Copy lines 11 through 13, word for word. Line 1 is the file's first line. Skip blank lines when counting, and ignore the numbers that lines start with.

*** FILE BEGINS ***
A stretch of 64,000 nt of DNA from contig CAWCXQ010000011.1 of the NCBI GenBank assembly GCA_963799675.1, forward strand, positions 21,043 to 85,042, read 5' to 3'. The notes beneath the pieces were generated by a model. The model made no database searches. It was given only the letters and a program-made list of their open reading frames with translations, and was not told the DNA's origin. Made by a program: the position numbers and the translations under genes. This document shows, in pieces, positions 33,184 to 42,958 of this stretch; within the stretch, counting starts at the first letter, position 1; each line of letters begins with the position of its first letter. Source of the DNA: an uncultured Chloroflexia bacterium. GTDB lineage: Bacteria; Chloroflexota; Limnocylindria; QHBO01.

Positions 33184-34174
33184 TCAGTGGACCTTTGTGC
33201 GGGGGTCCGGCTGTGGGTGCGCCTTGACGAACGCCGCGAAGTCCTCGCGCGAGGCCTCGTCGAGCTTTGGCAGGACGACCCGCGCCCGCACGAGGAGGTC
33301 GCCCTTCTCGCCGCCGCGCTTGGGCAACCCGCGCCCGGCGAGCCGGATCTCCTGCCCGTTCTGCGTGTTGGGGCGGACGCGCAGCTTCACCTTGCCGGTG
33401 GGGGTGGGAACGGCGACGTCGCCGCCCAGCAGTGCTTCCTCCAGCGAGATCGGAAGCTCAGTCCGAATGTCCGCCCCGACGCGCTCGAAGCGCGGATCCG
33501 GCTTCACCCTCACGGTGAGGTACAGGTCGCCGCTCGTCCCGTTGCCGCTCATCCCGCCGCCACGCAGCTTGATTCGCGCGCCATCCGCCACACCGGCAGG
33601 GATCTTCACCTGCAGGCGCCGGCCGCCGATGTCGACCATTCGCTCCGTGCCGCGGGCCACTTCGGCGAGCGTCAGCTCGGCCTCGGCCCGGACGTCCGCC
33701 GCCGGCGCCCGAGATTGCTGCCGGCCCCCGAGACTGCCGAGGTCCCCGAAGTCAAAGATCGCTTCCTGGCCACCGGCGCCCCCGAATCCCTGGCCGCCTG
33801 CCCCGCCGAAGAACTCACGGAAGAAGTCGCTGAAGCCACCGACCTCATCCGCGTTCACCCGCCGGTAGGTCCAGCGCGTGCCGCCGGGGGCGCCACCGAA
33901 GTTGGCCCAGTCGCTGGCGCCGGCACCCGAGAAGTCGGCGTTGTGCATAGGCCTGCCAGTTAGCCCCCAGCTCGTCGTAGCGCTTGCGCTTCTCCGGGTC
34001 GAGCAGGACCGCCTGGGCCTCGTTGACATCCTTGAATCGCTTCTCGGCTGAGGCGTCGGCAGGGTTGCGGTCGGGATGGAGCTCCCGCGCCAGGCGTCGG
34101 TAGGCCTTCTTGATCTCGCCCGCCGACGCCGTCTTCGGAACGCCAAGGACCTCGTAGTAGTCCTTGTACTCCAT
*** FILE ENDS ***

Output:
33901 GTTGGCCCAGTCGCTGGCGCCGGCACCCGAGAAGTCGGCGTTGTGCATAGGCCTGCCAGTTAGCCCCCAGCTCGTCGTAGCGCTTGCGCTTCTCCGGGTC
34001 GAGCAGGACCGCCTGGGCCTCGTTGACATCCTTGAATCGCTTCTCGGCTGAGGCGTCGGCAGGGTTGCGGTCGGGATGGAGCTCCCGCGCCAGGCGTCGG
34101 TAGGCCTTCTTGATCTCGCCCGCCGACGCCGTCTTCGGAACGCCAAGGACCTCGTAGTAGTCCTTGTACTCCAT